2 pages
25 Apr. 1885

From C. Mansford, Wesleyan Training College Westminster, enclosing letters from Boole to M.C. Taylor (a former pupil of his at Doncaster) which had been kept by his wife. He heard from Mr. Murr that she would like to read them.


5 pages
[ ]

From Harry Bendorf, written in unusually large handwriting, thanking her for her letter and postcard and telling her about his feelings towards Boole's Laws of Thought.It took him four years to understand the work when 'it came clear to me when I was crossing the lines and I saw what the Old Testament meant by writing laws on peoples hearts. I thought you would like to know this .... I don't know how to say "Thank You" to you for all your kindness to me. I have felt so stupid perhaps I shall be better able to Thank You in the next forty years.'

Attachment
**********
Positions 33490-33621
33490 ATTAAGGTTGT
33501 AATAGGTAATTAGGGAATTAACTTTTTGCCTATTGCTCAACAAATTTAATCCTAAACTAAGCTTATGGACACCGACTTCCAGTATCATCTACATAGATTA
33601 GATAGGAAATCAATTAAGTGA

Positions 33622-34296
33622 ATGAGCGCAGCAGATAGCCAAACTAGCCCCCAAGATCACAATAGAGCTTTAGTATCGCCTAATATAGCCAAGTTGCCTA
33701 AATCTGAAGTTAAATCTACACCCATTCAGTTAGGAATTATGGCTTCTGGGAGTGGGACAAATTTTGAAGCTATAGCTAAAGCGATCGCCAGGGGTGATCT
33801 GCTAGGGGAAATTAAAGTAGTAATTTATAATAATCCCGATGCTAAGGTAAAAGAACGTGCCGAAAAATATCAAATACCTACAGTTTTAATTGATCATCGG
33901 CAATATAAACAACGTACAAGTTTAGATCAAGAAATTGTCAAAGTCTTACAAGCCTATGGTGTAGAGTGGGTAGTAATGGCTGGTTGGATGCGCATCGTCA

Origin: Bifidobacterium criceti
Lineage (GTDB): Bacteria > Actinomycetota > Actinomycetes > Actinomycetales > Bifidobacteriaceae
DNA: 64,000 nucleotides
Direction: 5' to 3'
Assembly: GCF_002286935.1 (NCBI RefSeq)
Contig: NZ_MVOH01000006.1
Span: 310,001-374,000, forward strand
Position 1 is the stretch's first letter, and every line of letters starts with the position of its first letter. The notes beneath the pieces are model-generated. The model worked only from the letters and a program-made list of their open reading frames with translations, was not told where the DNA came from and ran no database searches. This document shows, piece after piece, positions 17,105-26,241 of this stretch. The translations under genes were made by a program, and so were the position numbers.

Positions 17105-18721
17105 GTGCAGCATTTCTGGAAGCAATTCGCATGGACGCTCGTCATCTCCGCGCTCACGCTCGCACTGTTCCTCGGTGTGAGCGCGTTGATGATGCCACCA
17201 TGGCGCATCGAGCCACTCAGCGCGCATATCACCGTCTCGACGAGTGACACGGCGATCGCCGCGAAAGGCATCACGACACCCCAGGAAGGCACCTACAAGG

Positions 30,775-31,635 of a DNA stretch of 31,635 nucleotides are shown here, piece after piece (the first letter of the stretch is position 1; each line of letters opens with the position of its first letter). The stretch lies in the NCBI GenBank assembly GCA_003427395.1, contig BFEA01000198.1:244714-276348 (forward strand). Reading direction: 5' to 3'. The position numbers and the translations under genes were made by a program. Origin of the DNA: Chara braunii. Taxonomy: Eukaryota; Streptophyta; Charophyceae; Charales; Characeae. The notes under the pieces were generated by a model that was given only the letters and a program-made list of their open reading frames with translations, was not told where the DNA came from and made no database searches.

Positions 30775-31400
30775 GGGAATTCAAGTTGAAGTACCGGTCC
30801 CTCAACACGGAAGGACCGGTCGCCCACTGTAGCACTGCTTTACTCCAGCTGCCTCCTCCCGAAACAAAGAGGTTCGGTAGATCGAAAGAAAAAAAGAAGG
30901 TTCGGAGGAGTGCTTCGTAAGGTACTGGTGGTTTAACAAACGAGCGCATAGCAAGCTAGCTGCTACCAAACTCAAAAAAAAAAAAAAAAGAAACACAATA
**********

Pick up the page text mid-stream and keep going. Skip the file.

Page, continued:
III. Letters of Mary Ellen Hinton

i. to her sister Lucy Everest Boole, a diary of her stay in Japan


54 pages
[1888 - 1891]